The NFL draft is still just a little under three months away, and free agency has not started yet, but there are plenty of "perfect fits" in the first round already being slotted for the New England Patriots.
Texas Tech tight end Jace Amaro is a popular pick in many mock drafts for the Pats, as is Notre Dame defensive tackle Louis Nix III. There's little debate that at this point in the offseason, those are two of the Patriots' biggest areas of needs.
But what we know about Bill Belichick is that the Patriots will not go into the draft with any glaring needs. All roster holes will be filled in free agency, especially at the tight end spot where Rob Gronkowski, who's recovering from ACL surgery, is the only player under contract for 2014.
The free-agent acquisitions might not be the perfect fit, but the Patriots won't have their draft influenced by a position that absolutely needs to be filled by a rookie.
So what's the one trade Belichick should be exploring? Trading down and out of the first round altogether and continuing to maximize the value of every draft pick as Belichick has become famous for.
Here's a little secret: Not even the NFL teams who are making the picks know exactly what they're doing. The NFL draft is educated gambling, and while trading up and taking a big-name player is exciting for fans, it's trading down, mitigating risk and building a strong top-to-bottom roster that makes for successful football seasons.
Prior to the 2013 NFL draft, Belichick had traded up just 17 times and traded down and for a future pick 31 times. Add in 2013's major trade with the Vikings that gave the Pats four picks for their first-round slot and that brings the total of number of trade downs to 32.
Belichick's penchant for trading during the draft has become a punchline, and while it's easy to cherry-pick his draft misses, he's been overwhelmingly successful in maintaining the Patriots' dominance over the last 14 seasons.
A prime example of the kind of value Belichick has become famous for milking out of his draft picks comes from 2007 when the Pats traded their 28th overall pick to the San Francisco 49ers for their 2008 first-round pick and a 2007 fourth-round pick.
The 49ers would go on to take Joe Staley, who has been a stalwart for the team since then. But that trade would begin a chain reaction of trades that would net the Patriots Jerod Mayo, Randy Moss, Shawn Crable and Ryan Mallett.
With Mallett a possible trade candidate this offseason, the story of that 2007 28th overall pick still may not be finished, and even with the Crable miss, that's enormous value for one pick.
Or simply look back to last year's draft trade with the Vikings for the 29th overall pick. Minnesota took Cordarrelle Patterson, while the Patriots netted Jamie Collins, Logan Ryan, Josh Boyce and LeGarrette Blount (via trade) with the Vikings' picks.
While Patterson finished the year with a Pro Bowl appearance and was an All-Pro kick returner, Collins, Ryan and Blount were all impact players for the Patriots down the stretch and into the playoffs.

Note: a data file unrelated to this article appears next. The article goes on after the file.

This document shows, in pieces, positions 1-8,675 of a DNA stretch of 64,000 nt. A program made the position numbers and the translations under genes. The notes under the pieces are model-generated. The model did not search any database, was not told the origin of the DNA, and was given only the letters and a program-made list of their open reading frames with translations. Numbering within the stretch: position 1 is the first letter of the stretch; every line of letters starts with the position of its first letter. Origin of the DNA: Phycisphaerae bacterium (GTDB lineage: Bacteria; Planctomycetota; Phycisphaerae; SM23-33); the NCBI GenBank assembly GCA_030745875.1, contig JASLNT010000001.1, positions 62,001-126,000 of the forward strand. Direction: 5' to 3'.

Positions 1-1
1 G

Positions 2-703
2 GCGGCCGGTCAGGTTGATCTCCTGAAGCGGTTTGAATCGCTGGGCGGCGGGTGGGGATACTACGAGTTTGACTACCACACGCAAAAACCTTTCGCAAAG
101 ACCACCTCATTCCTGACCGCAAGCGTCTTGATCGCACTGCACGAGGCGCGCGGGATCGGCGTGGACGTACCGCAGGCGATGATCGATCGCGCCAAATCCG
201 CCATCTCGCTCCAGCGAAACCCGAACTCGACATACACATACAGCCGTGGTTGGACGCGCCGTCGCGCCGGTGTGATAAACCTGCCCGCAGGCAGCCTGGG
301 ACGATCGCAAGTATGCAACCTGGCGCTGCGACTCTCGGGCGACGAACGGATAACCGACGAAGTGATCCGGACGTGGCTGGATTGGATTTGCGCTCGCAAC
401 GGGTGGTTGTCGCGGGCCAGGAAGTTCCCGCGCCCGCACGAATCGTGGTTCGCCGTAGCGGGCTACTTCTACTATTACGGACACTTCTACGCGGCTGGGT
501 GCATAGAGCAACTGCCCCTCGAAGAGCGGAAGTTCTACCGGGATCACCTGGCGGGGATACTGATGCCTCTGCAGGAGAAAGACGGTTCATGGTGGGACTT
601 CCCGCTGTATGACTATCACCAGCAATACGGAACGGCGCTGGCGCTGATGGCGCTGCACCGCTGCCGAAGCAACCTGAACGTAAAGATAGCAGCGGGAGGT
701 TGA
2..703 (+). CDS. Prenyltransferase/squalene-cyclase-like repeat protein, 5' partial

It's doubtful the Patriots would've locked up the second seed in the AFC and made it to the AFC Championship without those four players, and their second-round pick, Aaron Dobson, finished with more receiving yards and just eight fewer receptions than Patterson while playing four fewer games.
Those are just two examples of how the Patriots have consistently maximized the value of their draft picks every year.
The Patriots are no strangers to having their first pick at the bottom of the first round, which makes their continued success even more impressive. Belichick has made just four picks above the 20th overall selection in 14 drafts—Richard Seymour (sixth overall), Ty Warren (13th overall), Jerod Mayo (10th overall) and Nate Solder (17th overall).
It's possible that a player they love will fall through the cracks, and they'll pounce on him without moving out of the 29th overall spot. But it's more likely that there will be a handful of teams trying to get back into the first round to get a player they love who fell through the cracks, and they'll be willing to give up some significant picks to get there.
The Patriots have won more games than anyone else in the NFL over the last decade but finding success with mid-range veteran free-agent castoffs, hitting on at least one-to-two significant players in each draft and continually developing undrafted players and players off the street with superior coaching.
That formula doesn't include mortgaging multiple draft picks to go "all in" on a single player. No team in the NFL is one player away from a Super Bowl. Injuries are always unpredictably devastating, and it's the Pats' personnel philosophy that enabled them to overcome their worst season of injuries in 2013 since the turn of the century.
Despite all the criticism, Belichick should continue to trade down and acquire as many second- and third-round picks as he can. The talent drop-off between those spots and the late first round are minimal, and there's no better way to mitigate risk, build depth, maintain a healthy salary cap and potentially find impact players than loading up on picks in that range.
Mike Dussault is a Patriots Featured Columnist who also writes and edits PatsPropaganda.com.
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